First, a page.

Response must be truly global


At their recent meeting in Bali on July 15-16, G20 finance ministers reaffirmed their commitment to coordinated action to get the Covid pandemic under control and better prepare for the next global health emergency. A central topic was the creation of a new financial intermediary fund (FIF) to address pandemic preparedness and response (PPR), under the trusteeship of the World Bank and with the World Health Organisation (WHO) playing a central technical and coordinating role. The goal is to close some of the annual PPR financing gap of $10.5 billion and help strengthen capacities that are critical to protecting global health, including genomic sequencing and drug manufacturing.

Over the next month, the G20, World Bank, and the WHO will finalize the FIF design, under heavy external pressure to develop an equitable and inclusive governance structure. The Indonesian G20 Presidency has enabled some preliminary agreements that move in the right direction. For example, there is an emerging consensus that the FIF’s governance must include low- and middle-income countries, non-G20 partners, and civil society. Moreover, G20 countries acknowledge that the FIF must build on the existing global health framework for PPR, with a central role for the WHO. This is a positive departure from the World Bank’s May 2022 White Paper which proposed a deeply retrograde, insular design whereby (mainly rich country) donors would make all the decisions and consult others (or not) as they chose.

The next step is for the G20 to recognize more explicitly that an effective PPR mechanism, as a global common good, requires a FIF model based on universal contributions (according to capacity) and representation, and universal access to benefits. The world desperately needs a FIF governance structure that can help fill critical gaps quickly and effectively. This requires a decision-making body that is agile, but also widely viewed as legitimate and therefore able to make hard decisions without months of consensus-building diplomacy.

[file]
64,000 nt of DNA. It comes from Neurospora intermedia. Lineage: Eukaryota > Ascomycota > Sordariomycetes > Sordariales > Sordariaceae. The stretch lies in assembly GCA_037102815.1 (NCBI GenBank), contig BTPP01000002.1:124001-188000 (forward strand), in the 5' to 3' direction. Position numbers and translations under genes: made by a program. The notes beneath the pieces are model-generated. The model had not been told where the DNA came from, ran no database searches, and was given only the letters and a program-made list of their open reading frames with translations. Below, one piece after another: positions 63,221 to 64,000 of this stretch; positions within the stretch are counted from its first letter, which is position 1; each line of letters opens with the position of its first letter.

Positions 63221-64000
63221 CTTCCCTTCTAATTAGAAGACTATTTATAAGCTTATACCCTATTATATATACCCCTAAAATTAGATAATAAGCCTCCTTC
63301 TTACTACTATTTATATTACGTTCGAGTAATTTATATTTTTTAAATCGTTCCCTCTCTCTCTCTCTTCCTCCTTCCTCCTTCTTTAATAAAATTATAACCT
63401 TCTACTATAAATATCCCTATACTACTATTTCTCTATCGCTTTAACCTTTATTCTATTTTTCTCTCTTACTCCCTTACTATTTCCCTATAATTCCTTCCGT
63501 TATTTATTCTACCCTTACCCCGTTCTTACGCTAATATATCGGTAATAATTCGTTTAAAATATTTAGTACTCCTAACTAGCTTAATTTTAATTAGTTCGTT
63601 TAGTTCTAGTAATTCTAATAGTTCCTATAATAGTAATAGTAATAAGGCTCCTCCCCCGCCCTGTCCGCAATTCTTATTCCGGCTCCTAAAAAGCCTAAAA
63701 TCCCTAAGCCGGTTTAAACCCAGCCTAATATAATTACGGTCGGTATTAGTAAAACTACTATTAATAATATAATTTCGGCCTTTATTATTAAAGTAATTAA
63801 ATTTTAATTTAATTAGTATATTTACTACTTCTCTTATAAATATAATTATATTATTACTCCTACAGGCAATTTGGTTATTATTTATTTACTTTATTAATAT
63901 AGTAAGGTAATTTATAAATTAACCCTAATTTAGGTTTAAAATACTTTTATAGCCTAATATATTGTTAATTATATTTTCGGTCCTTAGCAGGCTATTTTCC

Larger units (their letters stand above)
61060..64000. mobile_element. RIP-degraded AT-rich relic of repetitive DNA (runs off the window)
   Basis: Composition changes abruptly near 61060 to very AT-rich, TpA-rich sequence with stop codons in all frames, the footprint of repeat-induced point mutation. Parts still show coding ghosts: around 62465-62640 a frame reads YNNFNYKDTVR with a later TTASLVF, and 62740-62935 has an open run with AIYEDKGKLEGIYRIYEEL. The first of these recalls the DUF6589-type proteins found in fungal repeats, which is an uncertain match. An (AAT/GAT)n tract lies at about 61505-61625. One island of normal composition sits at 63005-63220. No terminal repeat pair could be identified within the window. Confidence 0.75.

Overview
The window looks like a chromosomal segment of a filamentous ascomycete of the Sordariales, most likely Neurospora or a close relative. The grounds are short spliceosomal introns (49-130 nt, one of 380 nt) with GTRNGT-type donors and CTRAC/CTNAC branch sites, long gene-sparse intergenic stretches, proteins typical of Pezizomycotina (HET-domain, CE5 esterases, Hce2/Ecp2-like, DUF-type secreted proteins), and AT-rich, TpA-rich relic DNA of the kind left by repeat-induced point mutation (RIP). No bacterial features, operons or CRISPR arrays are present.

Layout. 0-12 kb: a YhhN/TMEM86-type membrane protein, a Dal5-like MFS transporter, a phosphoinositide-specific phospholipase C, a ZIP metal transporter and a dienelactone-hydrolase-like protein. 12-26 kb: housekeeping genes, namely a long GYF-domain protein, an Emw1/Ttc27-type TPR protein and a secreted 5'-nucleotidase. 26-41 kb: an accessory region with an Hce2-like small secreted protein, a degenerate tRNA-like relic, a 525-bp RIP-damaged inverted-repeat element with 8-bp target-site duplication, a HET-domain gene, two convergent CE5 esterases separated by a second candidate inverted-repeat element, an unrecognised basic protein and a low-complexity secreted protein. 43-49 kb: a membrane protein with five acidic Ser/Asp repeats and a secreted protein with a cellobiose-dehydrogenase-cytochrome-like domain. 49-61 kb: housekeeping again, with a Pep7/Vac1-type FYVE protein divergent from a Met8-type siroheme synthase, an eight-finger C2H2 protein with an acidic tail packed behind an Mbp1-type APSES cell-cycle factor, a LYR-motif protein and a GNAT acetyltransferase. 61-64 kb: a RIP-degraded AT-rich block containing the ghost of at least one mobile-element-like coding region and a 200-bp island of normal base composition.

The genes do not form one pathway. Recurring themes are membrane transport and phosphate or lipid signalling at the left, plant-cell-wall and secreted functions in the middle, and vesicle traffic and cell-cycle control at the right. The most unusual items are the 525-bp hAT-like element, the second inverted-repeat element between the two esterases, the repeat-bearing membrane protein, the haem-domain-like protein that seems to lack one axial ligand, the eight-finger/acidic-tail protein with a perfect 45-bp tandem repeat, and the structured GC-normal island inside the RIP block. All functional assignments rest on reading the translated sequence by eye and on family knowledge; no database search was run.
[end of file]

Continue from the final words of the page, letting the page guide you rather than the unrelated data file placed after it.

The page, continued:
But while all current FIF stakeholders seem to agree on inclusive governance in principle, design discussions are still happening with only the founding donors in the room. Lower-income countries and civil-society representatives remain outside. The G20 should set a deadline: By August 1, 2022, all stakeholders should be fully included in design conversations via a constituency-based model that gives equal weight to all voices, irrespective of their financial contributions. This includes a voting role for civil society – an increasingly important norm in global health governance.

The FIF should mark a long-overdue departure from the current approach, which treats PPR as a favor that rich countries do for poorer countries. Nothing could be further from the truth. Recall that it was South Africa’s novel approach to low-cost, high-impact genomic sequencing that helped the world detect and understand the new Omicron variant last November – a tremendous global public service. But about one-third of all countries currently do not have the resources and capacity to do any genomic sequencing, with huge gaps across Africa and Latin America in particular.

These are also regions where vaccine hoarding by the Global North has meant that Covid continues to circulate among largely unvaccinated populations and mutates at rates that have left public health officials and pharmaceutical companies struggling to keep up. The FIF will work only if all countries – starting with the G20 – are bought in, and all countries do their share to detect, contain, and confront outbreaks with the full kit of diagnostic, treatment, and prevention tools.


The inclusion of the WHO in the FIF is a central piece of the governance structure. Hardwiring it into the FIF’s design should include having the WHO chair the technical advisory group that will assess and weigh the evidence and data required to inform priorities. The WHO is not only the leading hub of scientific expertise and coordination for global health; it also represents 194 countries, providing essential legitimacy.

While the FIF is meant to augment existing donor and national PPR investment in public health, there are already signs that its fundraising could cannibalize the resources of well-tested complementary mechanisms like the Global Fund and the Coalition for Epidemic Preparedness Innovations. If the FIF ends up undermining resourcing for the rest of the global PPR framework simply to become the shiny new deliverable at this year’s G20 summit, it will have done more harm than good for global health security.—Project Syndicate

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